Market Watch - June 29, 2018

By ScotiaWealth - The Zukiwsky Group (Sponsored)
June 29, 2018 - 12:12pm Updated: July 6, 2018 - 11:24am

 

Big Picture By Bill Curry 

Trade Woes Persist; Oil Prices Climb   
 

It’s become an all-too-familiar refrain, but trade tensions continue to weigh on global markets. On Monday, U.S. and Canadian stocks suffered their worst one-day decline in several months – with tech stocks bearing the brunt of losses – amid reports that the U.S. administration planned to bar many Chinese companies from investing in U.S. tech firms. While markets recovered somewhat on Tuesday, downward pressure on shares continued mid-week, despite Trump’s later decision to back away from plans to restrict Chinese investment. Meanwhile, stocks in Europe have been battered by ongoing trade conflicts as investors have withdrawn billions of dollars from European equity and bond funds, worried trade frictions could derail an already fragile economic recovery in a region heavily dependent on international trade. While global markets remain on edge, the U.S. economy continues to roar, with one forecasting model tracking a 5.3% Q2 growth rate, which would be the fastest pace in almost 15 years. The strong Q2 growth is being fueled, in part, by a rebound in consumer spending.  Oil prices reached their highest level in more than three years Wednesday, as threats to global supply loomed large – even as major oil exporters increased production. Prices have climbed over fears the amount of global crude could decline faster than expected, driven by harsh rhetoric from the U.S. on Iran sanctions and a drop in U.S. crude inventories. In Canada, odds of a July rate hike seemed more likely to many analysts after BoC Governor Stephen Poloz told reporters on Wednesday that he expects to continue raising interest rates in spite of mounting trade tensions, as inflation has already hit the central bank’s 2% target. However, much could depend on the U.S. response to Canada’s retaliatory tariffs, which are set to take effect July 1.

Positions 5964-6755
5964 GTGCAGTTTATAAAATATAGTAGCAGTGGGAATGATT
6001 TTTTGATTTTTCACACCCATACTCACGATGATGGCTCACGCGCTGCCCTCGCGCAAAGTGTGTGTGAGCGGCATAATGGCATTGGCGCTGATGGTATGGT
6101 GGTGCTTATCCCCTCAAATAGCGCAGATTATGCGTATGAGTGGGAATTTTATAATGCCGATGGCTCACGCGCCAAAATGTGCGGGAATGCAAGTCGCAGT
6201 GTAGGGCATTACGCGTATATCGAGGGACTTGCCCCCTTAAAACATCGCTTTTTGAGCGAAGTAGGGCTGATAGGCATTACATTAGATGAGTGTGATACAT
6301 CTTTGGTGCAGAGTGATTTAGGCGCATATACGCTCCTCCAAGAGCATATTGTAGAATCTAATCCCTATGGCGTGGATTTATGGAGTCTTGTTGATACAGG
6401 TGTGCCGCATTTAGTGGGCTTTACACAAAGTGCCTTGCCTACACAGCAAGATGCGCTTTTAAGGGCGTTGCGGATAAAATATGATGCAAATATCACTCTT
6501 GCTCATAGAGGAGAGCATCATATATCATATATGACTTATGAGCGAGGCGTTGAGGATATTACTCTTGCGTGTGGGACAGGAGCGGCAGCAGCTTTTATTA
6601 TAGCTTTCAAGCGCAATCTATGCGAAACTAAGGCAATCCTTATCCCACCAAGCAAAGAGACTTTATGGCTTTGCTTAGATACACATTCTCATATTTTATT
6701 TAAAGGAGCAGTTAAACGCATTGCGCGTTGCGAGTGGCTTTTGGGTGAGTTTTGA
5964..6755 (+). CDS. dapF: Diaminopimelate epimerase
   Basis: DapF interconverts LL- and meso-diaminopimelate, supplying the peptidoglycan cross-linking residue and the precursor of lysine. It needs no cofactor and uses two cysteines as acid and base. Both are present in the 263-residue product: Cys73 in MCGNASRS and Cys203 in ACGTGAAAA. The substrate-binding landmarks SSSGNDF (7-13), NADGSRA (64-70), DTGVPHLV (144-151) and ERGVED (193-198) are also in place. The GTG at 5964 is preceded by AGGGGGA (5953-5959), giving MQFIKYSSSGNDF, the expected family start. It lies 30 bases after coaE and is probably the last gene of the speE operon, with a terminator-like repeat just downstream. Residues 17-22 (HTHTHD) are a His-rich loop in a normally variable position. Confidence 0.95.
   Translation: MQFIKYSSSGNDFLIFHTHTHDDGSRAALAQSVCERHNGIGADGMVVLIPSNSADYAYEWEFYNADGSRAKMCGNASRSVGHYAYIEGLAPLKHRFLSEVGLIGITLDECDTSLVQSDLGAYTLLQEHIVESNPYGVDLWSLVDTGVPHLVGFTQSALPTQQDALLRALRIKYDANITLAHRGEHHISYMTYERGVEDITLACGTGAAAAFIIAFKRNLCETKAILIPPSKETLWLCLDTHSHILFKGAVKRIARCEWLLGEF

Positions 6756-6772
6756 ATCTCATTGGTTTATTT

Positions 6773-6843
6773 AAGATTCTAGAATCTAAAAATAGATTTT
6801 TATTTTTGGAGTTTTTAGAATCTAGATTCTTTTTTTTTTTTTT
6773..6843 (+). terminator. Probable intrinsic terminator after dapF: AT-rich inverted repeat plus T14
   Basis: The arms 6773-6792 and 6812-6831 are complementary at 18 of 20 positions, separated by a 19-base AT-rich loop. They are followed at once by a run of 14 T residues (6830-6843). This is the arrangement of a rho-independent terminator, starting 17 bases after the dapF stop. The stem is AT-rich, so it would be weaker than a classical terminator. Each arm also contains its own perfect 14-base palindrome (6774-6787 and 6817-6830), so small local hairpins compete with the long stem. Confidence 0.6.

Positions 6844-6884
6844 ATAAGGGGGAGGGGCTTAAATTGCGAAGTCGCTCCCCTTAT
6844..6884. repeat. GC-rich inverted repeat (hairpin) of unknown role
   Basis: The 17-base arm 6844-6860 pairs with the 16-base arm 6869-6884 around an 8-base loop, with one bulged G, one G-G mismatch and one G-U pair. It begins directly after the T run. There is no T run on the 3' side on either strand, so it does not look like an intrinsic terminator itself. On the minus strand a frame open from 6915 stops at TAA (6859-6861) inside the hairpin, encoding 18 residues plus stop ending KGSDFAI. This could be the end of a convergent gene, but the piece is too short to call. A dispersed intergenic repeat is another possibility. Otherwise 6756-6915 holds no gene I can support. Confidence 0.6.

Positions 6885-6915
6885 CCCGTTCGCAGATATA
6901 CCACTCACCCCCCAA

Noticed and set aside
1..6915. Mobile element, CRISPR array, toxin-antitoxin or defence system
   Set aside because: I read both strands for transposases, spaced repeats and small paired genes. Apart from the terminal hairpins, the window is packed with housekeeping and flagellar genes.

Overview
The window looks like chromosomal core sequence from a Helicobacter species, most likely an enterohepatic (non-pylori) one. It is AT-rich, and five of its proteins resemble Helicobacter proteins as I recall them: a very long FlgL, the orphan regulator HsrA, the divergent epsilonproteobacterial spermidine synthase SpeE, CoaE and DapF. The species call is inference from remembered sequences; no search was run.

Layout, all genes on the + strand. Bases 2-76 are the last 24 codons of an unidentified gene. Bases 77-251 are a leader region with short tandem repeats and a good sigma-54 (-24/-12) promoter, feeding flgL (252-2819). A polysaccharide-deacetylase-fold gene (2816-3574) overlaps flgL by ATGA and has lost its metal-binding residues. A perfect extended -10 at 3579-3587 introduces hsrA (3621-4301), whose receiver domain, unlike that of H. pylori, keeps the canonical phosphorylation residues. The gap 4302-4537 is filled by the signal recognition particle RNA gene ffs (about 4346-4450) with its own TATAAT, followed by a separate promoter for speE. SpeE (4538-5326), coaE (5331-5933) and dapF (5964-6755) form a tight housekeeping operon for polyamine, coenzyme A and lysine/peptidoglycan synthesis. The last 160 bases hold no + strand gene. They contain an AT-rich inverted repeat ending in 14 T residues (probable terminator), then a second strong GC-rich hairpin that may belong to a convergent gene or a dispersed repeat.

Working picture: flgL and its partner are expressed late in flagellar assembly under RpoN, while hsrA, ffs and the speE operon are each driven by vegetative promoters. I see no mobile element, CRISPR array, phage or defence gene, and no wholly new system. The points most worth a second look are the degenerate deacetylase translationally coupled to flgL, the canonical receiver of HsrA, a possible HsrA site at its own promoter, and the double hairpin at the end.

Markets 

North American Markets Down  
 

Through the Thursday close, trade tensions continue to weigh on North American markets. For the four days covered in this report, the Dow fell 365 points to close at 24,216, the S&P 500 dropped 39 points to end at 2,716 and the Nasdaq surrendered 189 points to settle at 7,504. In Canada, the TSX declined 271 points over the period to close at 16,179. 

Equities/Strategy 
 
Investment Strategy  

On balance, we continue to recommend an overweight allocation to equities relative to fixed income, with major central banks recently confirming our optimistic view of current economic conditions. Meanwhile, trade and political risks highlight the importance of diversification and tactical duration management within fixed income portfolios. A hawkish Fed and a European Central Bank (ECB) approaching the end of its accommodative monetary policy era support our view that recession risks are low at the moment, warranting our equity overweight recommendation. However, manufacturing sector activity has shown signs of slowing down over the past few months. While mid-cycle pullbacks in purchasing managers’ index (PMI) breadth are common, a sustained decline could presage a recession. Meanwhile, escalating global trade tensions have dampened investors’ risk appetite and triggered bouts of heightened financial market volatility, evidenced by recent pressure on tradesensitive currencies such as the Canadian dollar, Mexican peso and Chinese yuan. In emerging markets (EM), trade uncertainty and a strengthening U.S. dollar are the primary reasons for widespread bearish sentiment, in our view. Mexico’s presidential election on July 1st is another significant near-term EM risk factor, particularly for Latin American economies. 
 
 
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Market Watch - July 6, 2018

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